Here’s what they told me when I started in this thing: payday was on Friday, don’t bite your nails, and poop runs downhill. But . . . why did we size this water closet with a three inch drain line? Why was it mandatory to have a two-inch vent? Why were there these certain requirements? And those were questions that I didn’t necessarily ask — because in the beginning, I was overwhelmed. There was so much information! I would focus on the task in front me that was it. But I should have asked questions to the journeyman I worked with: “Hey, what is this half-inch water line coming up right here for? What is a water closet?”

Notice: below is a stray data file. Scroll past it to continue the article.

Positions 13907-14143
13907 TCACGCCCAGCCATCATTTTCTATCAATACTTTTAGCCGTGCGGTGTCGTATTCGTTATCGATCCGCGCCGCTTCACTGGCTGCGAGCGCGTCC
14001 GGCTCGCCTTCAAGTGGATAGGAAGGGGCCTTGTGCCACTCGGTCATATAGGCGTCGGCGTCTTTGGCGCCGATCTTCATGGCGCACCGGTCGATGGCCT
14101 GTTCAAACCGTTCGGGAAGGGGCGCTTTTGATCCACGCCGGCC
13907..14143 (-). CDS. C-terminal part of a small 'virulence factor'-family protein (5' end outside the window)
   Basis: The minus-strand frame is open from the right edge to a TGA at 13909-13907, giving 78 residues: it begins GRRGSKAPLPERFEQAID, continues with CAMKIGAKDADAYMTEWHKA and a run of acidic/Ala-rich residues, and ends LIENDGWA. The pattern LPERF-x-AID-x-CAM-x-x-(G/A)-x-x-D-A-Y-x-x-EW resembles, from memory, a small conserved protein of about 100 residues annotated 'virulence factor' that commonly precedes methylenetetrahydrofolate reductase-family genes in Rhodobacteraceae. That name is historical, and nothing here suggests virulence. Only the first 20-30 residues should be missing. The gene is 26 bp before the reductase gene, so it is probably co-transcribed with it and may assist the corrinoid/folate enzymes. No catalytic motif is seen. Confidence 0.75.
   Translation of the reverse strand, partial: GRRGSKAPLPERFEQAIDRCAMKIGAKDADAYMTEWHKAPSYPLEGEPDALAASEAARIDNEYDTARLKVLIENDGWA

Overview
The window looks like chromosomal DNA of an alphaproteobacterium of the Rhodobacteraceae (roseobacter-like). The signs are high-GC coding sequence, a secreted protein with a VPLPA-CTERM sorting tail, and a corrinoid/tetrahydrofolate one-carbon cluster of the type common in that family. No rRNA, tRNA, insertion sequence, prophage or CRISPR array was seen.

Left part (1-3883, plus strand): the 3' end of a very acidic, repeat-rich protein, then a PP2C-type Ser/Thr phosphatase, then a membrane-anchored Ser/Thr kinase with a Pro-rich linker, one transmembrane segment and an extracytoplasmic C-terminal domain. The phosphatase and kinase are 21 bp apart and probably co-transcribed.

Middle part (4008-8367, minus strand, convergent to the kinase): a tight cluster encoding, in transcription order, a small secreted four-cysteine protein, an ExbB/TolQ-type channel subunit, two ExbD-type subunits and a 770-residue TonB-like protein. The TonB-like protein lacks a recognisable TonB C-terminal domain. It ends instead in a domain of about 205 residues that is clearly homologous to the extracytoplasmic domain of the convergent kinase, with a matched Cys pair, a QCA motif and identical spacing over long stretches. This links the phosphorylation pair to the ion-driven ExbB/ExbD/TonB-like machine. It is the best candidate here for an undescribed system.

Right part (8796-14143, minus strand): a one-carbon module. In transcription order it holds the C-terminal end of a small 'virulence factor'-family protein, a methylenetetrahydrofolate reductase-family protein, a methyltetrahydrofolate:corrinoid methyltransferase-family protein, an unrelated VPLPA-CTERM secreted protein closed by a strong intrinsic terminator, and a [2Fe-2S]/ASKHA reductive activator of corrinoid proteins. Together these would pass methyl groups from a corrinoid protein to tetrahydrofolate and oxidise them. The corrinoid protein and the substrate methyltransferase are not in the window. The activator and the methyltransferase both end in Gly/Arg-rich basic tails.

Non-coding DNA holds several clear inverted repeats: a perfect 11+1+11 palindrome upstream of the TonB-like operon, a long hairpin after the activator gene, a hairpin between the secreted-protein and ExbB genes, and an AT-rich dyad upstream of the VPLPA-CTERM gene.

Today, as a journeyman plumber, I appreciate getting a lot of questions. And if a journeyman’s not willing to explain what’s going on to an apprentice, then he’s really not fit to be in that position. The only way this trade is going carry on is by teaching the new generation of plumbers. So, don’t be afraid to ask questions. If somebody’s gruff at you for asking a question, just be open about it. Say, “Hey, I want to understand this more so I can be better at benefitting you and benefitting the company.”
3. Keep up on your coursework.
Man, I did not like school. I didn’t want to go to college because I did not want to do homework. I thought: the original four year degree, the apprenticeship! This’ll be easy! I go to work and they’ll pay me to go to school and I won’t have to do any more homework! Boy, was I wrong. A week before I needed to renew my license, I hadn’t done any studying. Now I was suddenly forced to cram 360 days’ worth of information into just a few days. I finally realized the harsh truth: not only am I not really understanding the material, but I’m not able to apply it every day at work, either.